Mann, whose family followed her American diplomat father to Asia and elsewhere, has studied Chinese art techniques. She calls the fiercely layered-and-jammed-together patterns in which she combines them with other influences, “baroque abstract.” Rococo is more like it, especially when she cinches the excess with more excess, using ribbon-like strands that drip and bunch in careful profusion. They’re like draw-strings that can’t close overflowing sacks of imagery.
The work is colorful, sometimes assertively so, suggesting the intricacy mixed with color of the peacock spreading its tail or an obsessively meticulous graffiti colorist or the bright but flat glow of animation. Elsewhere, she drops to more basic hues of gray and dark blue, shades of ash and smoke. The work combines painting, collage and drawing, acrylic, oil and ink.
Katherine Tzu-Lan Mann
A subject she seems to take on, in Cloud of Oil (60’ by 61’) and Cloud of Oil II (60’ by 63’), is environmental disaster. Here, both graphic and abstract, Mann captures an uncontrollable mess that begs for control— the sort the Koch Brothers and fellow oil kingpins would rather government not regulate. Slick and raw, beautiful and ugly, natural and anti-natural, Mann’s splashes spread to the edges of the paper. Of course, one oil piece could never do for Mann, who an internet search suggests is highly prolific.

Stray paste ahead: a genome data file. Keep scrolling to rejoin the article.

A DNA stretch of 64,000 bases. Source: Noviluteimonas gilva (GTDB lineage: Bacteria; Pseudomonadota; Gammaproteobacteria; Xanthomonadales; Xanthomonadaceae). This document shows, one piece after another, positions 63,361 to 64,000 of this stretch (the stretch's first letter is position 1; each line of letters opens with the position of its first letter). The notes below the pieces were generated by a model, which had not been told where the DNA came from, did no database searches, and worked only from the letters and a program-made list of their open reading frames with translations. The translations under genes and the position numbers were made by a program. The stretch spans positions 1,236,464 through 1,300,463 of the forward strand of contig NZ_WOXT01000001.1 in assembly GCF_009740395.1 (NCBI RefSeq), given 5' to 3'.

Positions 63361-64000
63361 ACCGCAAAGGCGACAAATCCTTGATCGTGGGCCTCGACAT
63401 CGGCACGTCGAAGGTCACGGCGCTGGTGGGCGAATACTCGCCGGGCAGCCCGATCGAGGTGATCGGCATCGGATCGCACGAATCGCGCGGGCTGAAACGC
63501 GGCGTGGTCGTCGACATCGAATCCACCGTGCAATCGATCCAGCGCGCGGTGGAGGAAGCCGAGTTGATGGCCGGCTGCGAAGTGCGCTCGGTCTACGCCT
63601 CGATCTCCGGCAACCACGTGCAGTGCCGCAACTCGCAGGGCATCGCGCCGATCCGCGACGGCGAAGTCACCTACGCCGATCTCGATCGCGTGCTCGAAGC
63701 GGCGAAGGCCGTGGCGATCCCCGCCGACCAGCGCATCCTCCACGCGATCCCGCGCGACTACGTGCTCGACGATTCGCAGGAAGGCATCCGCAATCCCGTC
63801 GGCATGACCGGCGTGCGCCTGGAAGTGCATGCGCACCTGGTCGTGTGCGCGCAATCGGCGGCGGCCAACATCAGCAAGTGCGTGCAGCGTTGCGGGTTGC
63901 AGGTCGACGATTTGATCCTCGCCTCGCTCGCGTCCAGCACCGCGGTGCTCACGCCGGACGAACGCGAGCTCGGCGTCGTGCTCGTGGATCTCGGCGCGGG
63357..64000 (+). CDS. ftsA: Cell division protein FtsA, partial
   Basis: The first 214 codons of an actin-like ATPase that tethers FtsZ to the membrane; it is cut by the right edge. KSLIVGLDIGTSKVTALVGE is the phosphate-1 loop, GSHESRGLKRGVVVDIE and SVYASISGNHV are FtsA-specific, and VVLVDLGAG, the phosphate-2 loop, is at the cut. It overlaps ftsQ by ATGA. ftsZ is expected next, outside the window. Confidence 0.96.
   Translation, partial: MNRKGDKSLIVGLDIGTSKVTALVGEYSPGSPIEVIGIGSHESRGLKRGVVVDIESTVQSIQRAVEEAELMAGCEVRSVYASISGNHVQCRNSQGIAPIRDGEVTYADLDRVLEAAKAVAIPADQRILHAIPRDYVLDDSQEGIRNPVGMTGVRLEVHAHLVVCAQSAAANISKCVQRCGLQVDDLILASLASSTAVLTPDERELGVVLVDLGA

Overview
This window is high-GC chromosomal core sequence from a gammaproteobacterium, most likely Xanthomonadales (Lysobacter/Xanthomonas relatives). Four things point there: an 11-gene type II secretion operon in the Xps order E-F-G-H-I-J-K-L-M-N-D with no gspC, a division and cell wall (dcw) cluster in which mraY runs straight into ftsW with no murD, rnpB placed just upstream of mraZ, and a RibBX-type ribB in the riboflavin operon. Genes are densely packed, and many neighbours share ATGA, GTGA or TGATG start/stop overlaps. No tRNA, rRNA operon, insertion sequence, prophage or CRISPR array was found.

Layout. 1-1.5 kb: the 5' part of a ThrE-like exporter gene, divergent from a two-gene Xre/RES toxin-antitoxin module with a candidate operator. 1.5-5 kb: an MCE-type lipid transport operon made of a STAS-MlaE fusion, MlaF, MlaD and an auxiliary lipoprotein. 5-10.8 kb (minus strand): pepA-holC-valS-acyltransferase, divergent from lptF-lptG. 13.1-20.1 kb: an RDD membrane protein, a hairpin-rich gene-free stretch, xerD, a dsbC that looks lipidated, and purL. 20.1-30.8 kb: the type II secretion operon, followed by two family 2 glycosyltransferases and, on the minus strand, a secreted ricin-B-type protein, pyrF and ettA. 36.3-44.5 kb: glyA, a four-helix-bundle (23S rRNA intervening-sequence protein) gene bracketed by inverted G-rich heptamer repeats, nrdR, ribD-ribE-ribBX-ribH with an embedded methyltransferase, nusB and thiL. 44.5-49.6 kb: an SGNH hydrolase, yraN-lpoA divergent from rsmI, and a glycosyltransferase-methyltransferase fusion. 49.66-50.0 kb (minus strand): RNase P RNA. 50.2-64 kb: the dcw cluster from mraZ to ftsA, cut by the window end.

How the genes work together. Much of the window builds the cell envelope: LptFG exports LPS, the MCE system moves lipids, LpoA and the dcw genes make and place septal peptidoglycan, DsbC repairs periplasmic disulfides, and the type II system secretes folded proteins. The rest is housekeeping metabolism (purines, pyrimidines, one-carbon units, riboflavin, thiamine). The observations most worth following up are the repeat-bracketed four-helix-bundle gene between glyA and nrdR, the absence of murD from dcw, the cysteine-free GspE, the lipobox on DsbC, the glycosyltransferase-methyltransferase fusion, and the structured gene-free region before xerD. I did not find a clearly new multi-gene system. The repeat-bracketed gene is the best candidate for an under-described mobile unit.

Despite her seriousness, key questions remain: Does she resolve the conflict between control and freedom in these relentlessly elaborate forms? Or does she just offer up her immersion in her problem, leaving viewers as captive to it as she is?
I wrestled with these questions, because I felt the work pushed me out more often than it pulled me in. Art should create a role for the viewer. There are different kinds of roles, different viewers. But that place were the artist and viewer can meet halfway matters.
There are compulsions, obsessions, uncontrollable forces inside and outside our skin. They can be monstrous or marvelous, or both at once, and such extremes are embraced in art. They are largely Mann’s subject— the control that is too controlled in a duel with a freedom that is too free. But I suspect she’s fallen prey to knotty problems: How do you make art about excess that isn’t excessive? How do you keep repeating the patterns of a dilemma without building a desensitized machine?
Palimpsest - Katherine Tzu-Lan Mann
I first called Mann to check the details of her sparks with Hartigan and ended up saying what I thought of her work. I told her how, while I found it interesting, I also went numb at the frenzied detail. I told her I’d just seen a show of Robert Motherwell’s early collages, that they had a magnetic quality that made my brain feel it was being tapped by shape and space, a sense the pieces had a secret that was also mine.